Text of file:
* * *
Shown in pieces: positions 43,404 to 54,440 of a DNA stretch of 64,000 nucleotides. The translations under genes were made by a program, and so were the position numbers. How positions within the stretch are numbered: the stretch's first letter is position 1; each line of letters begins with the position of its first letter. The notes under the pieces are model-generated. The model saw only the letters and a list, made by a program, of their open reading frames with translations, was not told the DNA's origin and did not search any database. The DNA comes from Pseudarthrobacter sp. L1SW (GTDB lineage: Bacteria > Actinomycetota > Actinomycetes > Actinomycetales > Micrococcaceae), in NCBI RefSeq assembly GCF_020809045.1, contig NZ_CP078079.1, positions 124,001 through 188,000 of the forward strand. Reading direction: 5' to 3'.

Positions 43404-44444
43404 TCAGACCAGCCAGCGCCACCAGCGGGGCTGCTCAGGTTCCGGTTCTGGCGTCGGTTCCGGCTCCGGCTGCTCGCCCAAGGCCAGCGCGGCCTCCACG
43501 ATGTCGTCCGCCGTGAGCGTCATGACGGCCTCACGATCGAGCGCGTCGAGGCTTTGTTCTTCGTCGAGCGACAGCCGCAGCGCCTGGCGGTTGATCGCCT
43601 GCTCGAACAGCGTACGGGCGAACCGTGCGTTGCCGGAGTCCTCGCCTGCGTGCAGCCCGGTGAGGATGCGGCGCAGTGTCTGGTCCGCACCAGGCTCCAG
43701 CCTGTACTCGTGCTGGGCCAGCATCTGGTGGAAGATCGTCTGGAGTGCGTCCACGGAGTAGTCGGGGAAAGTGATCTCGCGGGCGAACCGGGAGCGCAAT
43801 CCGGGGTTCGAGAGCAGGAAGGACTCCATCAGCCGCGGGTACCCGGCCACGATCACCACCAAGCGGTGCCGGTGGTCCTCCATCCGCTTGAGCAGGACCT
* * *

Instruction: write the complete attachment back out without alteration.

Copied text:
Shown in pieces: positions 43,404 to 54,440 of a DNA stretch of 64,000 nucleotides. The translations under genes were made by a program, and so were the position numbers. How positions within the stretch are numbered: the stretch's first letter is position 1; each line of letters begins with the position of its first letter. The notes under the pieces are model-generated. The model saw only the letters and a list, made by a program, of their open reading frames with translations, was not told the DNA's origin and did not search any database. The DNA comes from Pseudarthrobacter sp. L1SW (GTDB lineage: Bacteria > Actinomycetota > Actinomycetes > Actinomycetales > Micrococcaceae), in NCBI RefSeq assembly GCF_020809045.1, contig NZ_CP078079.1, positions 124,001 through 188,000 of the forward strand. Reading direction: 5' to 3'.

Positions 43404-44444
43404 TCAGACCAGCCAGCGCCACCAGCGGGGCTGCTCAGGTTCCGGTTCTGGCGTCGGTTCCGGCTCCGGCTGCTCGCCCAAGGCCAGCGCGGCCTCCACG
43501 ATGTCGTCCGCCGTGAGCGTCATGACGGCCTCACGATCGAGCGCGTCGAGGCTTTGTTCTTCGTCGAGCGACAGCCGCAGCGCCTGGCGGTTGATCGCCT
43601 GCTCGAACAGCGTACGGGCGAACCGTGCGTTGCCGGAGTCCTCGCCTGCGTGCAGCCCGGTGAGGATGCGGCGCAGTGTCTGGTCCGCACCAGGCTCCAG
43701 CCTGTACTCGTGCTGGGCCAGCATCTGGTGGAAGATCGTCTGGAGTGCGTCCACGGAGTAGTCGGGGAAAGTGATCTCGCGGGCGAACCGGGAGCGCAAT
43801 CCGGGGTTCGAGAGCAGGAAGGACTCCATCAGCCGCGGGTACCCGGCCACGATCACCACCAAGCGGTGCCGGTGGTCCTCCATCCGCTTGAGCAGGACCT